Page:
top of page
Search

Blake Masters, Yevgeny Prigozhin & Ramzan Kadyrov Savage Their Countries' Military Leadership



Far right financial manipulator and rumored billionaire ex-boy toy, Blake Masters, never served anyone but himself in his life… and certainly never volunteered to fight for his country. Now German-born Nazi Peter Thiel has spent tens of millions of dollars trying to buy a U.S. Senate seat for Masters. And Master’s campaign message? Gut the U.S. military leadership. Watch him pontificating in the video above.

And meanwhile back in the USSR-wannabe state, Putin allies have a similarly dark message about Russia’s military leadership, albeit for a better reason. Last night, Russian-born Moscow Times Bureau Chief Anton Troianovsli reported that Putin’s Chechyan warlord Ramzan Kadyrov and Wagner Group mercenary head Yevgeny Prigozhin called the general who withdrew from Lyman and eastern Ukraine— which Putin claims to have annexed— “incompetent” and demands he should now be “sent to the front to wash his shame off with blood.”



Progozhin said of Russia’s military leadership: "Send all these pieces of garbage barefoot with machine guns straight to the front.” He sounds even more violent than Kadyrov and Masters!


The Kremlin's military leadership, including Defense Minister Sergei Shogun, a close associate of Putin, has come under increasingly withering criticism in recent months from some pro-war Russian bloggers, who view them as corrupt bureaucrats failing as military strategists. That criticism expanded after Russia’s stunning retreat in northeastern Ukraine last month.
But the fury on Saturday after Russia lost the city of Lyman, a key rail hub, was extraordinary both in its timing and the fact that it was coming not just from commentators on social media, but from senior allies of Putin.
It underscored that the retreat was a major embarrassment for the Kremlin, coming just 24 hours after the festivities in Moscow for the attempted annexation of four Ukrainian regions by Putin that Western officials have decried as illegal.
The city of Lyman in the Donetsk region is part of the annexed territory that Putin described in his speech on Friday as “Novorossiya,” or New Russia, casting it as part of the country’s historical heartland. The fact that his troops there pulled back just a day later shocked Russian pro-war commentators, who interpreted the retreat as a sign that their government’s grand and aggressive rhetoric did not match reality.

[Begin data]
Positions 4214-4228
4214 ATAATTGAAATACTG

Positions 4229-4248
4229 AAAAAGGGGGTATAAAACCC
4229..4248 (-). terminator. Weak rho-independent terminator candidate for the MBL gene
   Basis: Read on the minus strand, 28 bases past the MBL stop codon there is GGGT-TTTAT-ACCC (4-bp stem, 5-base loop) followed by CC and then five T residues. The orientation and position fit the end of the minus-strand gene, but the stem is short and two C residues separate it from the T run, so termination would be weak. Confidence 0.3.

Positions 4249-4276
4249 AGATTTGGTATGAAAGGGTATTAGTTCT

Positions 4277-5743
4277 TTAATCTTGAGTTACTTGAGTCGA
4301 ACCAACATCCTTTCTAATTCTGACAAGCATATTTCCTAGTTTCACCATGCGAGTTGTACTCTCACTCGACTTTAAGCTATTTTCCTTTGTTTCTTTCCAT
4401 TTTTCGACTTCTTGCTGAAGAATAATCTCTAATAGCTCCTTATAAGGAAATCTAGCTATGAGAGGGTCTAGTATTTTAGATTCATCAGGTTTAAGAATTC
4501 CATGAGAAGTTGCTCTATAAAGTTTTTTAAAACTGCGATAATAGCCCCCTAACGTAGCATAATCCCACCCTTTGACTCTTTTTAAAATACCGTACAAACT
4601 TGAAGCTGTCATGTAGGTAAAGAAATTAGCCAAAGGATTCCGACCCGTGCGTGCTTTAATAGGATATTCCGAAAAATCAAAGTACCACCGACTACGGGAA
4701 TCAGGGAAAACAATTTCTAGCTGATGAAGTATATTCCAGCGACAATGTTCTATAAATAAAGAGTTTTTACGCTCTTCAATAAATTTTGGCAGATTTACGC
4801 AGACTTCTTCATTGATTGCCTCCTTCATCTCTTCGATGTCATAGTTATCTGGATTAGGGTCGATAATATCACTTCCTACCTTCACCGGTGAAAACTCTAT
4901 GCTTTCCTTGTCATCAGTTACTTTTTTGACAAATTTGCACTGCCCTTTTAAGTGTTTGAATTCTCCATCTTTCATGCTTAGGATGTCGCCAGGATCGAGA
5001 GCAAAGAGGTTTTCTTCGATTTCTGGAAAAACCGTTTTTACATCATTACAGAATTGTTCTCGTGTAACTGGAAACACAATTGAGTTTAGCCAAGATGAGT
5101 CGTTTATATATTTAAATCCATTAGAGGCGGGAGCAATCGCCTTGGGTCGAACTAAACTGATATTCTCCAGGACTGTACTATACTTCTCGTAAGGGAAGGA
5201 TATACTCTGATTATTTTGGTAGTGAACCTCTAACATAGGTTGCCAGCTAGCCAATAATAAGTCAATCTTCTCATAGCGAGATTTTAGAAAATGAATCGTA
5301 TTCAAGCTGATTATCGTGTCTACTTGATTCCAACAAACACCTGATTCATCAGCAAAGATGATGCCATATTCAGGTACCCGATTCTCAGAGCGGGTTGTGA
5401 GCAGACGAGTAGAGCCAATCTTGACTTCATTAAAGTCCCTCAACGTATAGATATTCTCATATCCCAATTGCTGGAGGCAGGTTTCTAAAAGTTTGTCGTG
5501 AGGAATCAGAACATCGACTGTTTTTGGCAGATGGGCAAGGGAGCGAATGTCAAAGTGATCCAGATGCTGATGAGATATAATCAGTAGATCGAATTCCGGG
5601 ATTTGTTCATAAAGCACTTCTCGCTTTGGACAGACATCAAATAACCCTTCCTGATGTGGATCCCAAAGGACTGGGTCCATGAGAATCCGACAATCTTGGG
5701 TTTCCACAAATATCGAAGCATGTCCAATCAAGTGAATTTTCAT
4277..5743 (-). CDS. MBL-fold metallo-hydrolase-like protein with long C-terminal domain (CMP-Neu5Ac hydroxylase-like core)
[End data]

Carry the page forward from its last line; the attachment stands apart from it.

As new of the impending rout in Lyman circulated on social media, Yegor Kholmogorov, a nationalist pundit, wrote on Telegram that “any retreat will look like a bad omen against the backdrop of yesterday’s events in Moscow.”
After Russia confirmed the withdrawal, Yevgeny Primakov, the head of a government agency managing ties with Russians abroad, wrote on Telegram that “we have given a Russian city to the enemy” for the first time since World War II.
But it was the public criticism by Kadyrov and Prigozhin— both of whom have become influential figures in Russia’s war effort operating independently from the Defense Ministry— that carried the most significance. It suggested that Putin would now face even more pressure from the hawks in his inner circle to escalate the war.
One concern in the West is that Putin might decide to use a nuclear weapon in Ukraine, a possibility he has hinted at.
American officials are already gaming out scenarios should Putin decide to use a tactical nuclear weapon to make up for the recent failings of Russian troops in Ukraine— and have issued stark warnings to the Russian leader about the catastrophic consequences of such a move.
In his post on Saturday, Kadyrov became one of the first Russian public officials to openly call for the use of nuclear weapons against Ukraine.
“I don’t know what the Russian Ministry of Defense reports to the commander in chief,” Kadyrov wrote. “But in my personal opinion, more drastic measures should be taken, up to the declaration of martial law in the border areas and the use of low-yield nuclear weapons.”


120 views
bottom of page